Land for the peasants answer to food shortage, El Niño-A A +A
By Riz P. Sunio
Tuesday, May 13, 2014
FOOD shortage brought by the El Niño phenomenon can be addressed if the peasants will have land that they can call their own, a militant farmer’s group said.
The Kilusang Magbubukid ng Pilipinas-Northern Mindanao Region (KMP-NMR) said, to fully prepare for the long drought, “dapat ihatag ang yuta ngadto sa mga mag-uuma ug hunongon ang padayon nga pagpalapad sa mga plantasyon (land should be given to the farmers and the expansion of plantations must be stopped).”
Richard Colao, Secretary-General of KMP-NMR, said if the farmers are going to be given their own land to till, out from the grasps of capitalism and if the government stop the continuous expansion of privately-owned plantations (banana, pineapple, sugarcane, palm oil and others), then “sa ni-ana lamang masiguro nato nga matubag ang problema sa pagkaon (then, it is in this way, we can solve the problem of food shortage).”
“Maski pa man ug ma-igo sa El Niño, dili ta angay mabalaka (Even if El Niño will hit us, we don’t have to worry),” he added.
Struggling with climate change, Colao, aside from other problems of farmers (land of their own, a genuine agrarian reform and others) added, “dugang gyud problema tungod kay sa pag-usab sa kina-iyahan, dili na matansya sa mag-uuma kung kanus-a siya makatanum (another problem is the change in climate, farmers are no longer certain when to plant their crops).”
The period before March to May is what the farmers call as “panuig” or the season of planting, he said.
He furthered that there are three classes of terms in planting: first is “panu-ig,” second is “buklas,” that usually occur during the month of August to September; third is “panguli-ang,” that usually happens during the later part of the year.
“Karun lisud nana subayon kay dili na katultol ang ulan ug ting init (Nowadays, those planting seasons could no longer be followed due to the irregular occurrence of wet and dry spells),” he said.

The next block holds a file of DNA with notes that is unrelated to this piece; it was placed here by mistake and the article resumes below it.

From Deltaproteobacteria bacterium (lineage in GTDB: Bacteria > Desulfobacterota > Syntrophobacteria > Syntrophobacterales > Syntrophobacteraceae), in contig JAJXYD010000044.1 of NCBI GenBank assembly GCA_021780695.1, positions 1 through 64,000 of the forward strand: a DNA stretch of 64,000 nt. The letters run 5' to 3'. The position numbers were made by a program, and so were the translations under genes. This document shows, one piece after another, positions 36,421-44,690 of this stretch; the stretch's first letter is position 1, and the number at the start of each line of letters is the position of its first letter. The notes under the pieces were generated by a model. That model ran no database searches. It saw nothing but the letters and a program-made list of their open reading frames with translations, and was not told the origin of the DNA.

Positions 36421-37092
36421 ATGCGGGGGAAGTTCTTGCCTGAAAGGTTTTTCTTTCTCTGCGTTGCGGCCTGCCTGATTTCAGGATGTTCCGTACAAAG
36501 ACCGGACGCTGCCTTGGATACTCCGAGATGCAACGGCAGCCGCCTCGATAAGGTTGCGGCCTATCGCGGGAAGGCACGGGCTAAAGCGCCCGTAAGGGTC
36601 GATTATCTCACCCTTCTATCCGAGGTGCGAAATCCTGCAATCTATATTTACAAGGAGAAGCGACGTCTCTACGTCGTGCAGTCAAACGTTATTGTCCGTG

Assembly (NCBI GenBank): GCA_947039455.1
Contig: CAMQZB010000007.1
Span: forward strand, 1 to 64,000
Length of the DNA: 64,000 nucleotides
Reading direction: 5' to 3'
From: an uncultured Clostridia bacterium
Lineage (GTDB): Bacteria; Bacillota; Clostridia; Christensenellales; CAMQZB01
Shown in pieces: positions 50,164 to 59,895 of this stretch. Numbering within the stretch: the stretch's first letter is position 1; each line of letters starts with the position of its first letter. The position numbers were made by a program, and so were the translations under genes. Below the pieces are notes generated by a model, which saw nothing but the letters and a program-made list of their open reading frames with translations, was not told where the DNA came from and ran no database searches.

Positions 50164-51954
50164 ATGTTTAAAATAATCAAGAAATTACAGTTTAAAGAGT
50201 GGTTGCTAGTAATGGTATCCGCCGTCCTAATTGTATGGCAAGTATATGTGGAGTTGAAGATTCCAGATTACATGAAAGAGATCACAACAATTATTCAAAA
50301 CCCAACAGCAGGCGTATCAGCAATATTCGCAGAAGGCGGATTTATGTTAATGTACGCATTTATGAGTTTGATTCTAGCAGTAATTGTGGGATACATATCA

KMP-NMR also urge the government, “unta hunungon kining mga dinagkong mina nga mauy usa sa mga hinungdan sa pagkaguba sa atong kinaiyahan (huge mining activities should be stopped since it is one of the causes of the degradation of the environment).”
According to Colao, since the government does not have any facilitation for the farmers, such as “walay saktong irigasyon, dili mechanized ang mga umahan (not enough irrigation, unmechanized farms),” this is the reason why in times of long droughts, just like this incoming El Niño, “ang mga kabus o gagmayng mag-uuma, wala gyuy malauman (there is no hope for the poor or small-time farmers).”
As its result, most of the farmers are forced to work with very low wages in big plantations, with their own tools of production that can carry on even through times of drought, he said.
Others would go to the city, living with the uncertainty of their family’s needs, he added.
Mary Grace Sta. Elena, regional information officer of Department of Agriculture in Northern Mindanao (DA-10) said Misamis Oriental is vulnerable to El Niño phenomenon and the summer heat since the province is near the coast, but assured the farmlands and the local government units are prepared for it.
The agency assured it is ready with the irrigation systems project in the region.
The farmers, she said, have been advised to make their own water reservoir to stock up water whenever it rains.
The agriculture department also gave the farmers plastic drums to stock more water, she added.
Sta. Elena said there aren’t reports of severe crop damages that have been reported to their office or to the local government units’ municipal agricultural offices.
She also clarified that no plantations in Mindanao were affected by the dry spell that has already affected some regions in Luzon.
There are crops, which are really vulnerable to summer heat, she said.
However, “the farmers know best when and what to plant,” Sta. Elena added.
But when the present condition worsens, Sta. Elena said the agriculture department might do a cloud seeding.
The changing climate might have become a threat to the agricultural sector.
“It’s the first time that we have experienced rainy days during the Holy Week,” she said.
The last time the country was hit by an El Niño was in 2010 and usually starts in October or November.
This year, the El Niño is expected to hit this coming October, but Sta. Elena said they still couldn’t predict the intensity that the drought may project. ( With Lynyrd Alexsei N. Corrales- XU DevComm Intern)
Published in the Sun.Star Cagayan de Oro newspaper on May 13, 2014.